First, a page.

Dou­ble duty

Dan Ostling makes his Look­ing­glass di­rec­to­rial de­but with ‘Blood Wed­ding’

Chicago Sun-Times - - ARTS - BY THOMAS CON­NORS

More of­ten than not, wed­dings por­trayed on­stage and in film— from Shake­speare to “Brides­maids”— are played for laughs. But not all nup­tials end well and, in the the­ater, there’s ar­guably no I-thee-wed show that de­scends to disas­ter so darkly as Fed­erico Gar­cía Lorca’s “Blood­Wed­ding.” First per­formed in 1933, the poet’s un­set­tling drama gets a fresh it­er­a­tion at Look­ing­glass Theatre un­der the di­rec­tion of en­sem­ble mem­ber Dan Ostling.

A study in sti­fling duty and love de­nied, the play de­picts the rapid dis­in­te­gra­tion of a rus­tic cou­ple’s union. There’s a shadow over the pro­ceed­ings from the start, as the groom’s dom­i­neer­ing mother, whose hus­band died young and whose other son was mur­dered, be­moans the up­com­ing loss of her re­main­ing child.

“I first read ‘Blood­Wed­ding’ in 1998 and fell in love with it,” Ostling says. “The way it grap­ples with long­ing — for union with some­one else, for be­long­ing, for a spir­i­tual con­sum­ma­tion. This un­quench­able thirst to find a miss­ing part of our­selves is a uni­ver­sal hu­man ex­pe­ri­ence.”

In­ter­est­ingly, Ostling’s

“This un­quench­able thirst to find a miss­ing part of our­selves is a uni­ver­sal hu­man ex­pe­ri­ence.”

—Di­rec­tor Dan Ostling

pri­mary oc­cu­pa­tion is scenic de­sign. At Look­ing­glass, he’s set the look of dozens of shows, from “Meta­mor­phoses” to “Ti­tle and Deed.” But ever since helm­ing a pro­duc­tion at New Jersey’s Two River The­ater in 2011, he’s been look­ing to di­rect again. “I ab­so­lutely loved that ex­pe­ri­ence and was ea­ger to di­rect again, but at Look­ing­glass, my artis­tic home,” Ostling says. He ran the idea of “Blood­Wed­ding” by his col­leagues and, with their en­cour­age­ment, mounted a work­shop pro­duc­tion. His ef­fort im­pressed and the pro­ject got the green light.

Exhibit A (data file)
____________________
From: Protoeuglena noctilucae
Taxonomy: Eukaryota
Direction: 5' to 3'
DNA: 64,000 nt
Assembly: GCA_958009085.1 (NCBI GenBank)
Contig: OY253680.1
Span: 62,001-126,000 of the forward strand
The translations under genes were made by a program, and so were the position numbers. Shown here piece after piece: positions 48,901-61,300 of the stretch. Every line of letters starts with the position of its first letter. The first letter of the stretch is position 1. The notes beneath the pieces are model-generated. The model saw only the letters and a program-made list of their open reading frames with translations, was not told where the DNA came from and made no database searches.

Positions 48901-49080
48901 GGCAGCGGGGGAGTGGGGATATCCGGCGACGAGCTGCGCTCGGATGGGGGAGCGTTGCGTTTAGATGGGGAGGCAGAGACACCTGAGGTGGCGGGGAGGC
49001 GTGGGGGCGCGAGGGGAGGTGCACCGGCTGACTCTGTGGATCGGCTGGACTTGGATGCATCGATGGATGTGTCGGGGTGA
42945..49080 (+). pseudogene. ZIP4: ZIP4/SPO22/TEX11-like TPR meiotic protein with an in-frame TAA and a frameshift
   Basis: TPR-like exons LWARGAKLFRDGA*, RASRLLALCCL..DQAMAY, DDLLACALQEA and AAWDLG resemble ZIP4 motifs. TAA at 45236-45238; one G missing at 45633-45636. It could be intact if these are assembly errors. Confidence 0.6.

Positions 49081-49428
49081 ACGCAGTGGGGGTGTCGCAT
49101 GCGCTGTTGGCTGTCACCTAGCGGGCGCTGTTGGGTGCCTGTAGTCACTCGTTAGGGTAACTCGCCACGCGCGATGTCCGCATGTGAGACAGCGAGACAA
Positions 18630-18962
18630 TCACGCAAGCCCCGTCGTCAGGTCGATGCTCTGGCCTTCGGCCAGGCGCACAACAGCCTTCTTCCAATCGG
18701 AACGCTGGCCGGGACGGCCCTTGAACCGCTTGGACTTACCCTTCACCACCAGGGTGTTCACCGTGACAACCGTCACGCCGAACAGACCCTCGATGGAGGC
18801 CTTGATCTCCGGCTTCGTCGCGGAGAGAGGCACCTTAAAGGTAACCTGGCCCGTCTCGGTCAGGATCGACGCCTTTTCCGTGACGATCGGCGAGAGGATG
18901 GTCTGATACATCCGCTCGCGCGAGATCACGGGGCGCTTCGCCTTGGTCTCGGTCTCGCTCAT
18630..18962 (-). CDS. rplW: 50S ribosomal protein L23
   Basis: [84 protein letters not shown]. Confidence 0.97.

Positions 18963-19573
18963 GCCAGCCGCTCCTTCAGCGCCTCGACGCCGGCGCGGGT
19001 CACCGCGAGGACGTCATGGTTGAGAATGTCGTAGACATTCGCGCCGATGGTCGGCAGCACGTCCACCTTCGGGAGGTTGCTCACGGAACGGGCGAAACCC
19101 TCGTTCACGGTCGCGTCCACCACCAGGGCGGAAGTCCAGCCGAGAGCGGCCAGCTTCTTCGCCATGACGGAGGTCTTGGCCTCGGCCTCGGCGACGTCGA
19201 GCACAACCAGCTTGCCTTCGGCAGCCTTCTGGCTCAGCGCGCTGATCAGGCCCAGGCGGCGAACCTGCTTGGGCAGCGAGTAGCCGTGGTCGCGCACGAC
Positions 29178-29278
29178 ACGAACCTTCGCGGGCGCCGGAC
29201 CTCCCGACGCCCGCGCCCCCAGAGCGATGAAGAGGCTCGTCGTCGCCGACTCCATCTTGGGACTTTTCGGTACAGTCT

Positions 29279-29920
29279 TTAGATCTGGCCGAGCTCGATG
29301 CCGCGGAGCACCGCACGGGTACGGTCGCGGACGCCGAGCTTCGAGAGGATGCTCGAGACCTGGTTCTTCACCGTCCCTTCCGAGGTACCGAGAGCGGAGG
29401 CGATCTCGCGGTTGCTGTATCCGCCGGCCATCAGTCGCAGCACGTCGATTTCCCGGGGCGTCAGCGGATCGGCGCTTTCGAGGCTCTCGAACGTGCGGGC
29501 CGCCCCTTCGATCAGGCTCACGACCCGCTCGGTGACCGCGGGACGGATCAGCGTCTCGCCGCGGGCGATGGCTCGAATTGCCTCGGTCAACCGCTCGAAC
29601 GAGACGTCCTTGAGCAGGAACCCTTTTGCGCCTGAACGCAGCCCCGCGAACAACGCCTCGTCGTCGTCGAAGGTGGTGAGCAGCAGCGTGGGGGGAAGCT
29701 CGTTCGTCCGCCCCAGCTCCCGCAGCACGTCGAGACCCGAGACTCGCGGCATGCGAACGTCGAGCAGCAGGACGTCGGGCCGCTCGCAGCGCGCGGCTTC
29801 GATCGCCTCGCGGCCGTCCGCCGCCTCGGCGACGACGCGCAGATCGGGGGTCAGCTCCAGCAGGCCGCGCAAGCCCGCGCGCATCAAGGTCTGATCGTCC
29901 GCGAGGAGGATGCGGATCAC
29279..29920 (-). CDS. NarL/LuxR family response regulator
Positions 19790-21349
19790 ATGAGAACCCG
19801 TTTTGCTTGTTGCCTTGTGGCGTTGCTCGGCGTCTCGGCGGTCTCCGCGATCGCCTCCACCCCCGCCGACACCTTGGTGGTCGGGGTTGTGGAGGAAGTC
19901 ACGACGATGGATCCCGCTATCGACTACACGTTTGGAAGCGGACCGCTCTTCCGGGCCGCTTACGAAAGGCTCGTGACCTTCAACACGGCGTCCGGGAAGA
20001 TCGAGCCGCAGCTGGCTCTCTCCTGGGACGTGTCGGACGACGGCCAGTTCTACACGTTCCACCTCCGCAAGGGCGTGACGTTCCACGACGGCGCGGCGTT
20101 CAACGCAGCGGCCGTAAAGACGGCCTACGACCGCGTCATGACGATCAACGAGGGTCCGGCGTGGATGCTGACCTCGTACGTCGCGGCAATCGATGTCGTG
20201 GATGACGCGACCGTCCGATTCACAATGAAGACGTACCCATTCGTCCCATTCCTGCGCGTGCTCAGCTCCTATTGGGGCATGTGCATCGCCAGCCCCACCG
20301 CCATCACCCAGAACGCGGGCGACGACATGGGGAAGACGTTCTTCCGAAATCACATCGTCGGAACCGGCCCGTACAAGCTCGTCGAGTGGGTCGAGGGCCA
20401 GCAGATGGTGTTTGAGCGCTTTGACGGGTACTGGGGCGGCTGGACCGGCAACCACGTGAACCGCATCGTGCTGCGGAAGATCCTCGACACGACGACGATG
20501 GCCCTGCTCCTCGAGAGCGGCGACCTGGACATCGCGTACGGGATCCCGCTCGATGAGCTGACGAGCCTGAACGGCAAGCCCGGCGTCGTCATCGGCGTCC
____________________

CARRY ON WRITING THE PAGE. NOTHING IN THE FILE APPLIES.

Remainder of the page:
Ostling is both di­rec­tor and de­signer for “Blood­Wed­ding,” lead­ing us to won­der how he man­ages to wear both hats. “I rarely see a set when I be­gin work­ing,” he says. “I tend to pay at­ten­tion to what mo­ments stand out as par­tic­u­larly mov­ing or dis­turb­ing or beau­ti­ful, and how the over­all arc of a piece af­fects me. With ‘Blood­Wed­ding,’ I found the char­ac­ters and the cir­cum­stances clearer to me than the set for a long time. Lorca was a mu­si­cian, poet, play­wright, di­rec­tor, de­signer, painter. He had an in­sa­tiable de­sire to cre­ate us­ing all the tools at his dis­posal. I find that in­te­gra­tion of el­e­ments into a sin­gle act of sto­ry­telling in­spir­ing. And I have al­ways shared that thirst to tell a story us­ing more than just one dis­ci­pline.”

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